Has anyone else had any trouble using a walking foot on their quilting project? I seem to have a problem with little tucks on the backside, and I thought that the purpose of the walking foot was to eliminate that............HELP!!!
The problem may be that you need to baste more. I have tried the safety pin method and it works okay on smaller projects. Bigger quilts seem to need basting. Also, really smooth out everything with your hands,both front and back, before you put the first stitch in. Basting is a pain and in my opinion so is prewashing fabric. As I learn as a quilter I am more convinced that both are necessary. I am trying to convince myself that it's all part of the process. Most of us are all about the process more than the product. LOL
Thank you both for your responses..........and I was afraid of that.......that I would have to do more basting. It is VERY time consuming thing, and I guess i don't do such a good job on that. Maybe the basting spray will help. I've never tried it before. Guess now is the time.
Perhaps you need to reduce the amount of tension on your feed dogs. My knob for that is at the top. I know that if you reduce that weight you can easily go around in circles if you want, just soooo smoothly. It's really great when you're appliquing on hearts.
The only problem I have with my quilting foot is that it is definately not marked for a 1/4 inch seam. I have gotten a couple small tucks in the backs, only when I am sewing on the binding, but I finish the binding by hand and can usually hide it. I have used a bastilng quilting spray and that seems to do a pretty good job, and I'm sure to pull the bottom layer tight and tape it to the (I use my kitchen) floor. That seems to work pretty well also.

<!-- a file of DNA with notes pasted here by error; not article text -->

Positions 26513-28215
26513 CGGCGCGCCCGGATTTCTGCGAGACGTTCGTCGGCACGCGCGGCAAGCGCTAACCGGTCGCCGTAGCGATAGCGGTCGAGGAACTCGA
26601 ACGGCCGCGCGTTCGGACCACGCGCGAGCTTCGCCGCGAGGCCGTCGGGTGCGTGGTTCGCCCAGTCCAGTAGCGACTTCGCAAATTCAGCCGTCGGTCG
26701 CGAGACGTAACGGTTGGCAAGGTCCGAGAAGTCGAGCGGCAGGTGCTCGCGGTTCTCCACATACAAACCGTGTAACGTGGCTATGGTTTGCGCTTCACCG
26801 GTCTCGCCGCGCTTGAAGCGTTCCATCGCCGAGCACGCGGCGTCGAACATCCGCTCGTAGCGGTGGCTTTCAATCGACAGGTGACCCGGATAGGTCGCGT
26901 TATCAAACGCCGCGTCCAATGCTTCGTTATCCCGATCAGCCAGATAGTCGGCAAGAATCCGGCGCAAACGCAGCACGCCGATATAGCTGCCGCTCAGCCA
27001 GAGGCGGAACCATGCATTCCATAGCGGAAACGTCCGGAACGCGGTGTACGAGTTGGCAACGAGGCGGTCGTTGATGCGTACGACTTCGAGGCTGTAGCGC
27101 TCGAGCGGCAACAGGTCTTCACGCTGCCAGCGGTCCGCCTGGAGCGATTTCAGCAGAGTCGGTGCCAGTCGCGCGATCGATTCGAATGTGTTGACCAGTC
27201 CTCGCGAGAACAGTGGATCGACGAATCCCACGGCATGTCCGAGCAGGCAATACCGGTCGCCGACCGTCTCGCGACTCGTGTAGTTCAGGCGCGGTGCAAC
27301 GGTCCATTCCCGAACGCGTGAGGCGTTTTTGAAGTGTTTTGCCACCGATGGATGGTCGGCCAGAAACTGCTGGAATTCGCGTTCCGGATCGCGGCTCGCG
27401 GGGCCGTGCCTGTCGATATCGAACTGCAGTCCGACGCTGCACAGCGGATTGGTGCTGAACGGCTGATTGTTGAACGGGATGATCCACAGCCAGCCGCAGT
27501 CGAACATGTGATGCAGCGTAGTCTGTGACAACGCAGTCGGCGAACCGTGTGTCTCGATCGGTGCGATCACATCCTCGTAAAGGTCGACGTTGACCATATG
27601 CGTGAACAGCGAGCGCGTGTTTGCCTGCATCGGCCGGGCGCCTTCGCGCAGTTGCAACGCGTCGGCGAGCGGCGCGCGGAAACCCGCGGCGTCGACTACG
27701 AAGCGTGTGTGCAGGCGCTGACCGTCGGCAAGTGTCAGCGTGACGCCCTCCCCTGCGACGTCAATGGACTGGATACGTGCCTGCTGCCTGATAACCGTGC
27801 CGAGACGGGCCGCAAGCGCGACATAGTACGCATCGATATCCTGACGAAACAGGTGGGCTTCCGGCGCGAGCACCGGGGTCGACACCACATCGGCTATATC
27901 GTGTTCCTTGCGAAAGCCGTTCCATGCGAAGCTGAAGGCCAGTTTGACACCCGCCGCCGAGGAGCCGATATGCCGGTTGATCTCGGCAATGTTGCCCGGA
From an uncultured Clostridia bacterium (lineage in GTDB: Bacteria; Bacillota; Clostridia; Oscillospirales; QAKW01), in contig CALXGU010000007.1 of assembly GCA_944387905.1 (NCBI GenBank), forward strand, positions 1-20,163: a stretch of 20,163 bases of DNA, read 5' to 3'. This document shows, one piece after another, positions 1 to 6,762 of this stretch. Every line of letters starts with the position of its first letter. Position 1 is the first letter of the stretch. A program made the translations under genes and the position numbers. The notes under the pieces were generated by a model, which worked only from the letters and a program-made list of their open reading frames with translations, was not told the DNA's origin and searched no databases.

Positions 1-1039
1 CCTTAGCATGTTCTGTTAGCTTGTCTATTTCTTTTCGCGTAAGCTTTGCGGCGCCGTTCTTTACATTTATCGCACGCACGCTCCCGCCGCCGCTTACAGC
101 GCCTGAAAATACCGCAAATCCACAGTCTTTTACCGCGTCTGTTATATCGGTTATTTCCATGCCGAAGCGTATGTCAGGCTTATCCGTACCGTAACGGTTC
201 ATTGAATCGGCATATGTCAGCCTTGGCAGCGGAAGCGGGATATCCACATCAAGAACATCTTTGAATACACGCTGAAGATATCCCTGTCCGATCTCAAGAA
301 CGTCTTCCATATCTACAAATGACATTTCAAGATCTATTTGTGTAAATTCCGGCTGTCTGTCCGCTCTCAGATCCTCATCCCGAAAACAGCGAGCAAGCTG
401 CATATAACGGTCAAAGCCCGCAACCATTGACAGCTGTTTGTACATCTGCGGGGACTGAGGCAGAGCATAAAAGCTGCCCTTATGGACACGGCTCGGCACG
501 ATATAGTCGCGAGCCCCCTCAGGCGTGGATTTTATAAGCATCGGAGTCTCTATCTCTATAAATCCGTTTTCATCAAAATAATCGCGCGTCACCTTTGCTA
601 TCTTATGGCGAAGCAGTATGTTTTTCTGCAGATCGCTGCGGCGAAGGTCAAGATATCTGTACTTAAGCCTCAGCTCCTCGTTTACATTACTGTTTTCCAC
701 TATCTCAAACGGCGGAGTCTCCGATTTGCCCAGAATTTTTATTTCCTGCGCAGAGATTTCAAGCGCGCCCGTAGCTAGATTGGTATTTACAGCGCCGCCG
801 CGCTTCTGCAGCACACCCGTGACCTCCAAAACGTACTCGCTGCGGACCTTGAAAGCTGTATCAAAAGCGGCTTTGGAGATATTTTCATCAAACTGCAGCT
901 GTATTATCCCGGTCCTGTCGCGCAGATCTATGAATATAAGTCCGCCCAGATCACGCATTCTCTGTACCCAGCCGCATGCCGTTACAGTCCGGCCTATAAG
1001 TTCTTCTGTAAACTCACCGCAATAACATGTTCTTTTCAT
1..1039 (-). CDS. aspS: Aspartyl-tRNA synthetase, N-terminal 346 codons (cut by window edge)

Thanks jolenetoo for your input. The way you describe how you do your bottom layer tells me I am not getting mine tight enough. Hopefully, the quilting spray will help me too. Here's to "onward and upward!"
By the way, I saw your pictures......WOW!!!! Beautiful! Like a picture post card. Don't know if I could tolerate those kind of temps though, as I live in the southeast part of the states.
Hi. I completely agree with Rebecca....I've found that most of the time when there are tucking problems on the back of any quilt but particularly machine quilted ones is that the three layers have not been stretched and basted well enough. There is a pic on my page showing my husband helping me baste - you'll notice that the backing and batting are taped to the floor so they'll stay put. Check your tension, too. While the walking foot makes a major difference in the quality of your work, stretching and basting are the major steps you can't skimp on. I hate doing it, but once had to re-quilt major parts of a project twice because the backing was too loose. Good luck and, if you can, get someone to help you lay things out! PS - all my quilting is done on my short arm Pfaff or Janome.
I was on the understanding that the walking foot helped with that too. I just keep watching the back of the quilt as I am quilting. I use this foot basically to sew the binding on and to do stitch in the ditch. I use the darning foot or free motion foot when I do my quilts. I do just the baby and small kid's quilts and the table runners and that on the machine by itself. I have a Gracie lite quilt frame and no longer do my large quilts on the machine alone. I know this is not much help but at least you know you are not alone with this foot. Betty